A direct democracy has several advantages and disadvantages. This type of political system allows voters to decide issues directly instead of going through legislatures or representatives.
Direct democracy is found in many nations of the world governed by parliamentary democracies. According to the History Learning Site, most of the decision making on laws and policies is left to the experts, or a select group of government officials in democratic democracies that include the parliament and administration. In some places, the installation of a direct democracy is considered beneficial as it gives some structure and leadership to often previously defunct or corrupt central governments. This is particularly true in nations recovering from internal or international turmoil, such as involvement in wars or the experience of deep economic recessions and depressions. In politically stable nations, however, direct democracies are criticized by many for essentially silencing the voices of the public, excluding them from the decision-making process in enacting critical laws and policies that ultimately affect all areas of their lives.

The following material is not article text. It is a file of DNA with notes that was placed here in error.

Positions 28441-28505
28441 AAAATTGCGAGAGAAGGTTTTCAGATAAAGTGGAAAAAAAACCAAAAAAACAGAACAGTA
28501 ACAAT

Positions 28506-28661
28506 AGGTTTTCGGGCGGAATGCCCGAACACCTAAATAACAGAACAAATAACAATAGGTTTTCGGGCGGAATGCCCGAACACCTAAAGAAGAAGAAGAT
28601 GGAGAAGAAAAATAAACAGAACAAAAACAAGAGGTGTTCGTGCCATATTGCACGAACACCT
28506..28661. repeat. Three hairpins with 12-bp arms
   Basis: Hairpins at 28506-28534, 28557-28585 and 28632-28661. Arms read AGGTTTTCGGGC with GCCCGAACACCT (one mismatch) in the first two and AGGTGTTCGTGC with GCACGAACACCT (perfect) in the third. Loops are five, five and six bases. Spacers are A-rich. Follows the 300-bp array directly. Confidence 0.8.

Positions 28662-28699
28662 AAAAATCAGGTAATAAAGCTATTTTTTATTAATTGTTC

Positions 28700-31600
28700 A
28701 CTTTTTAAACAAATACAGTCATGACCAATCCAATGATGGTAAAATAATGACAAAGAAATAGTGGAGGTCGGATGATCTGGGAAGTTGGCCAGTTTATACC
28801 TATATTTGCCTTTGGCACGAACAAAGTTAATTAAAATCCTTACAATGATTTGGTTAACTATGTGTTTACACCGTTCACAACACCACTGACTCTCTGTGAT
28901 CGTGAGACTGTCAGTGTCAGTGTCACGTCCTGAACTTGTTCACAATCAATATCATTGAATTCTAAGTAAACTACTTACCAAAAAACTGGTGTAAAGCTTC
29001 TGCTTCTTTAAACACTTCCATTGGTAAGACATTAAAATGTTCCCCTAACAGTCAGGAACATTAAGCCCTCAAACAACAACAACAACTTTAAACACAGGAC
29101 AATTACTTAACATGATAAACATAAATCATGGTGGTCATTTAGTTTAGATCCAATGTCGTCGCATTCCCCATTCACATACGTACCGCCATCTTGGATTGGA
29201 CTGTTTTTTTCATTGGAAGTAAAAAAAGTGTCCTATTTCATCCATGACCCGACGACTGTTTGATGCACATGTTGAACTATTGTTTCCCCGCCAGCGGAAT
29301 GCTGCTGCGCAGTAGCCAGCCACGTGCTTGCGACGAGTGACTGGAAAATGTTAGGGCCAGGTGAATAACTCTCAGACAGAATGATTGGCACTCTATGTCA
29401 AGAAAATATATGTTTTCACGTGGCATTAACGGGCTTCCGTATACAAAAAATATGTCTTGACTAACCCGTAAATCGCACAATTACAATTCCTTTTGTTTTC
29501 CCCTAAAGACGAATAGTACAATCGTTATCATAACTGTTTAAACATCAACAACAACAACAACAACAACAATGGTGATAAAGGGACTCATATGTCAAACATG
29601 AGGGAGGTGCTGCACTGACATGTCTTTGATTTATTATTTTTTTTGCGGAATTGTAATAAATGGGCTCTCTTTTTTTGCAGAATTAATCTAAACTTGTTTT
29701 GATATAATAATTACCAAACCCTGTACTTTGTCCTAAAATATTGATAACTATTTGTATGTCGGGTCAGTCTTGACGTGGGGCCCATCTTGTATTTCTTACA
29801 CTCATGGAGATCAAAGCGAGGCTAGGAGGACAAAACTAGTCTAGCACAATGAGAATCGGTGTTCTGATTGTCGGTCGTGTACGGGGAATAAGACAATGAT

The advantages of a direct democracy include reduced corruption, increased control over the future and better cooperation between citizens. Unfortunately, giving voters control makes it possible for lobbyists and special-interest groups to influence the way people vote.
Some people would decline to participate in this type of democracy, which means the people who do vote might not make the right decisions for everyone. There is also some concern about voters not understanding the social and political issues they are voting on.